Rash is a poet as well as novelist and short story writer. He uses his agility with sentence rhythm and word resonance to weave stories that are stark, even grim, and yet carry a lasting recognition of those moments of release that spark across even the bleakest of realities. In "Waiting for the End of the World", the narrator, a musician forced to play over and over again "Free Bird," Lynrd Skynrd's anthem to the South, works his way deep into the familiar lines and finds new meaning there:
"He imagined towns where hungry men hung on boxcars looking for work that couldn't be found, shacks where families lived who didn't even have one swaybacked milk cow. He imagined cities where blood stained the sidewalks beneath buildings tall as ridges. He tried to imagine a place worse than where he was."
In "The Woman Who Believed in Jaguars," a woman left alone by the death of her mother and child and the distancing of her husband, goes in search of the jaguar of South Carolina, trying to find "if there is anything left inside her mind she can believe." She uncovers a time when South Carolina was lit by the colors and flight of thousands of parrots, and she finds a lone jaguar, where "a tree limb rises toward her like an outstretched hand."
"I'm merging the primal and existential and I've cranked up the volume so loud empty beer bottles are vibrating off tables and the tractor beams are pulsing like strobe lights and whatever rough beast is asleep out there in the dark is getting its wake-up call and I'm ready and waiting for whatever its got."
I recommend reading Rash's poems along with his stories. He is a writer gifted at expressing the sublimated and sublime hope of people hard-used by circumstance and long used to endurance, as shown in this excerpt from his poem, "Fall Creek":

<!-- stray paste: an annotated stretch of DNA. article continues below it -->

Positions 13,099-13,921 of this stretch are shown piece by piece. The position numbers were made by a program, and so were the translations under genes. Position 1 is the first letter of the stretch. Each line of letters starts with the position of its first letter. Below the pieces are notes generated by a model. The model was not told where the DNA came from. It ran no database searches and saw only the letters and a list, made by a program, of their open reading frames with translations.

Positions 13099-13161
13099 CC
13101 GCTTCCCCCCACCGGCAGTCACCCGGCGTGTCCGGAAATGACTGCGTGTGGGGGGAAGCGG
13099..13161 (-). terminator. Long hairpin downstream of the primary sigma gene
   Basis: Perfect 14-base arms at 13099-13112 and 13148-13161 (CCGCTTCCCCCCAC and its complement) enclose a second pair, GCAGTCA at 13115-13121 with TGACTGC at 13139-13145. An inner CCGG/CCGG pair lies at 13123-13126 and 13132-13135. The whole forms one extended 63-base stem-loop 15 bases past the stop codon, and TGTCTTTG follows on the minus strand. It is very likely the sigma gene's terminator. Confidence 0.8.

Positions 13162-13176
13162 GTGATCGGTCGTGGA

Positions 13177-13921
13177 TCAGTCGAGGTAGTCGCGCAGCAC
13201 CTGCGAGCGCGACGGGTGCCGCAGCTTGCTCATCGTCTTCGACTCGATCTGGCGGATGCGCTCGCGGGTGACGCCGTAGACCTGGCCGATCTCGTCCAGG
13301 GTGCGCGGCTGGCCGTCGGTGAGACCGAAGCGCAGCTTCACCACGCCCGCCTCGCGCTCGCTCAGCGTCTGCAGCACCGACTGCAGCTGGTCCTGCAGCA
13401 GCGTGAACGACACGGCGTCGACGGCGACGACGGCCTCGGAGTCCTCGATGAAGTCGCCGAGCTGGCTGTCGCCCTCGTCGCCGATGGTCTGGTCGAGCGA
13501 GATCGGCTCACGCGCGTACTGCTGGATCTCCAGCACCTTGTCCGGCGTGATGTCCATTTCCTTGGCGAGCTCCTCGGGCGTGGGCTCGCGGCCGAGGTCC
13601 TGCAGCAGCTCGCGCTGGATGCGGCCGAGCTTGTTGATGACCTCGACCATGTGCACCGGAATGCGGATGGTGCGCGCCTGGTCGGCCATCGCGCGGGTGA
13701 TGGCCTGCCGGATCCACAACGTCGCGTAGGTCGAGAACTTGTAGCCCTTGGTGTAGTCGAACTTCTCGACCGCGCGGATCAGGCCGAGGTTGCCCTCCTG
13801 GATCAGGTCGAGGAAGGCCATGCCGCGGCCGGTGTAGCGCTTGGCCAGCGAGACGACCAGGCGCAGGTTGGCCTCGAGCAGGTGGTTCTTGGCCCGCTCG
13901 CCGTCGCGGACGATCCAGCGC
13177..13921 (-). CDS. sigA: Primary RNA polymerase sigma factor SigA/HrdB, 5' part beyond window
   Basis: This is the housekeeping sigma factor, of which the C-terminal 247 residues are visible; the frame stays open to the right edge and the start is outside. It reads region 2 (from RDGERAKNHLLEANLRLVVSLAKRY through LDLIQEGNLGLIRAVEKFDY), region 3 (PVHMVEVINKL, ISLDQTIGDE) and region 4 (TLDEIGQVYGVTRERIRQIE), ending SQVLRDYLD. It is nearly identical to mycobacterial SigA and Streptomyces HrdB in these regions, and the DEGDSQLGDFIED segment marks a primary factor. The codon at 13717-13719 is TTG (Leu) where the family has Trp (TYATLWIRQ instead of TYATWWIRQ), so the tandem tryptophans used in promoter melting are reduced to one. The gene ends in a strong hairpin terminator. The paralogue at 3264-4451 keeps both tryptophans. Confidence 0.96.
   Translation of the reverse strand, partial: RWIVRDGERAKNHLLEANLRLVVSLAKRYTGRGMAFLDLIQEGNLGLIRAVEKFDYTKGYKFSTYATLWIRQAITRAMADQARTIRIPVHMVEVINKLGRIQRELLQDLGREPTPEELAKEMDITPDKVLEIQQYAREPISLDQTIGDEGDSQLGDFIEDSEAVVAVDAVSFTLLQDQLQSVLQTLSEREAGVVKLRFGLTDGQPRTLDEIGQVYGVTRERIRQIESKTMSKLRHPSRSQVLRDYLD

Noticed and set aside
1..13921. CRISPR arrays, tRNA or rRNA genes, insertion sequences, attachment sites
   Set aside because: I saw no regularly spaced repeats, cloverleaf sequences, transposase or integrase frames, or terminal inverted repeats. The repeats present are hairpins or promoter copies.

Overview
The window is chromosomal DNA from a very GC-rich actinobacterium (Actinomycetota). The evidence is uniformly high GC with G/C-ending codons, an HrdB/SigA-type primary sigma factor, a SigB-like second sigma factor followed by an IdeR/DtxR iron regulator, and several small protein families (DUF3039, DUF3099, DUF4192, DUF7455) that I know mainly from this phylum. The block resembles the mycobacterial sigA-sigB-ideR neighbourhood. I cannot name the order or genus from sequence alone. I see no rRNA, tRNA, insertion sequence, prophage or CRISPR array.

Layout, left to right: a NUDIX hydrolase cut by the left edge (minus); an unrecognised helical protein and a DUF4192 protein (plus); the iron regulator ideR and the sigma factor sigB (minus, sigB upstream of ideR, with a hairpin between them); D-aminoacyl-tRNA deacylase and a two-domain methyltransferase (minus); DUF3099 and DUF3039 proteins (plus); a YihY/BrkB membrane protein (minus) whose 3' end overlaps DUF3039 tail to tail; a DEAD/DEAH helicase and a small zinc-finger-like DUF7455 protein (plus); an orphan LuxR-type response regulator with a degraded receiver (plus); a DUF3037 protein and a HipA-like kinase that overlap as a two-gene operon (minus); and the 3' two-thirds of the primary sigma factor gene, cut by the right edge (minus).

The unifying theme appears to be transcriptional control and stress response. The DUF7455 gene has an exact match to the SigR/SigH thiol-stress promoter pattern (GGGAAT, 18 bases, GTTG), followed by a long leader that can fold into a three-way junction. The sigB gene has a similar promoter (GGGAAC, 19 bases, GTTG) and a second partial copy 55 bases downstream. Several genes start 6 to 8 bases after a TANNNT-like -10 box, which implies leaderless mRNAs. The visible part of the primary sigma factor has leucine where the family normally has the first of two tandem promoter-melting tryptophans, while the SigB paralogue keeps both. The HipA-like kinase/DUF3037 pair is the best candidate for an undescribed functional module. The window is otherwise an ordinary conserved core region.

where years ago
local lore claims clothes were shed
by a man and woman wed
less than a month, who let hoe
and plow handle slip from hands,
left rows half done, crossed dark waves
of bottomland to lie on
a bed of ferns, make a child,
and all the while the woman
stretching both arms behind her
over the bank, hands swaying
wrist-deep in current -- perhaps
some old wives' tale, water's pulse
pulsing what seed might be sown,
or just her need to let go
the world awhile, let the creek
wash away every burden
her life had carried so far,
open a room for this new
becoming as her body
flowed around her man like water.
The stories in Burning Bright go back to the Civil War, through to the Depression and on across the years to today; the common elements are location -- Appalachia -- and struggle. Whether it be to survive as a Lincolnite (Union-supporter) in Confederate territory, to withstand the grinding poverty of the Depression, to return from the Korean war and renew roots, or to hold together a family amidst the disintegration caused by meth addiction, job loss, medical debts, or revamped identity, Rash's characters rely on gritty fortitude, shadowed compassion, and a bone deep alliance to the land and the people they came from to carry on, day to day. The stories in Burning Bright could be bleak and depressing but under Rash's touch, both the characters and their lives instead speak of endurance, intuition, and grace.
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